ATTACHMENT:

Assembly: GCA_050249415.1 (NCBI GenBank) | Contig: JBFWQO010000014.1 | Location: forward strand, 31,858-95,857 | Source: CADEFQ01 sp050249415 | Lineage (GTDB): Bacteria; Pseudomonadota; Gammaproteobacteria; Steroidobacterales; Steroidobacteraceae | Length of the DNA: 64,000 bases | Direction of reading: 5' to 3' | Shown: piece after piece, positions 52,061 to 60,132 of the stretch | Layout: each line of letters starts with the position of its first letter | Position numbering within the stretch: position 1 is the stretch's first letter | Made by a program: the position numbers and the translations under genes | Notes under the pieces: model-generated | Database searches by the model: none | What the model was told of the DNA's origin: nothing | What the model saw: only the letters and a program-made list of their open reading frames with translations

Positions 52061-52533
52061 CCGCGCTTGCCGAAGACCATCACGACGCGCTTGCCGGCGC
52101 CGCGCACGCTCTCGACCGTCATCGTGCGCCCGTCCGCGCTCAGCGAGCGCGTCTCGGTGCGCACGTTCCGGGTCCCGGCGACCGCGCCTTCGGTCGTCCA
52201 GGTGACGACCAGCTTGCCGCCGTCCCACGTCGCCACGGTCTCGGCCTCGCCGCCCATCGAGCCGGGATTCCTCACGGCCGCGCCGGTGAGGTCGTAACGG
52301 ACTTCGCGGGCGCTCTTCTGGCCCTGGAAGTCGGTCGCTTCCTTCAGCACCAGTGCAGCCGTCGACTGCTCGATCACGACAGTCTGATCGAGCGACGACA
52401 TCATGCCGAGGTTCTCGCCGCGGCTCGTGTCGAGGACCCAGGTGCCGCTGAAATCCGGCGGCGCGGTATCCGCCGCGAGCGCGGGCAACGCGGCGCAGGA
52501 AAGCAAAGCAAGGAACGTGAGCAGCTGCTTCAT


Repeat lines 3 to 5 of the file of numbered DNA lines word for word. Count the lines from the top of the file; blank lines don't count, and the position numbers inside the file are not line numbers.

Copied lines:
52061 CCGCGCTTGCCGAAGACCATCACGACGCGCTTGCCGGCGC
52101 CGCGCACGCTCTCGACCGTCATCGTGCGCCCGTCCGCGCTCAGCGAGCGCGTCTCGGTGCGCACGTTCCGGGTCCCGGCGACCGCGCCTTCGGTCGTCCA
52201 GGTGACGACCAGCTTGCCGCCGTCCCACGTCGCCACGGTCTCGGCCTCGCCGCCCATCGAGCCGGGATTCCTCACGGCCGCGCCGGTGAGGTCGTAACGG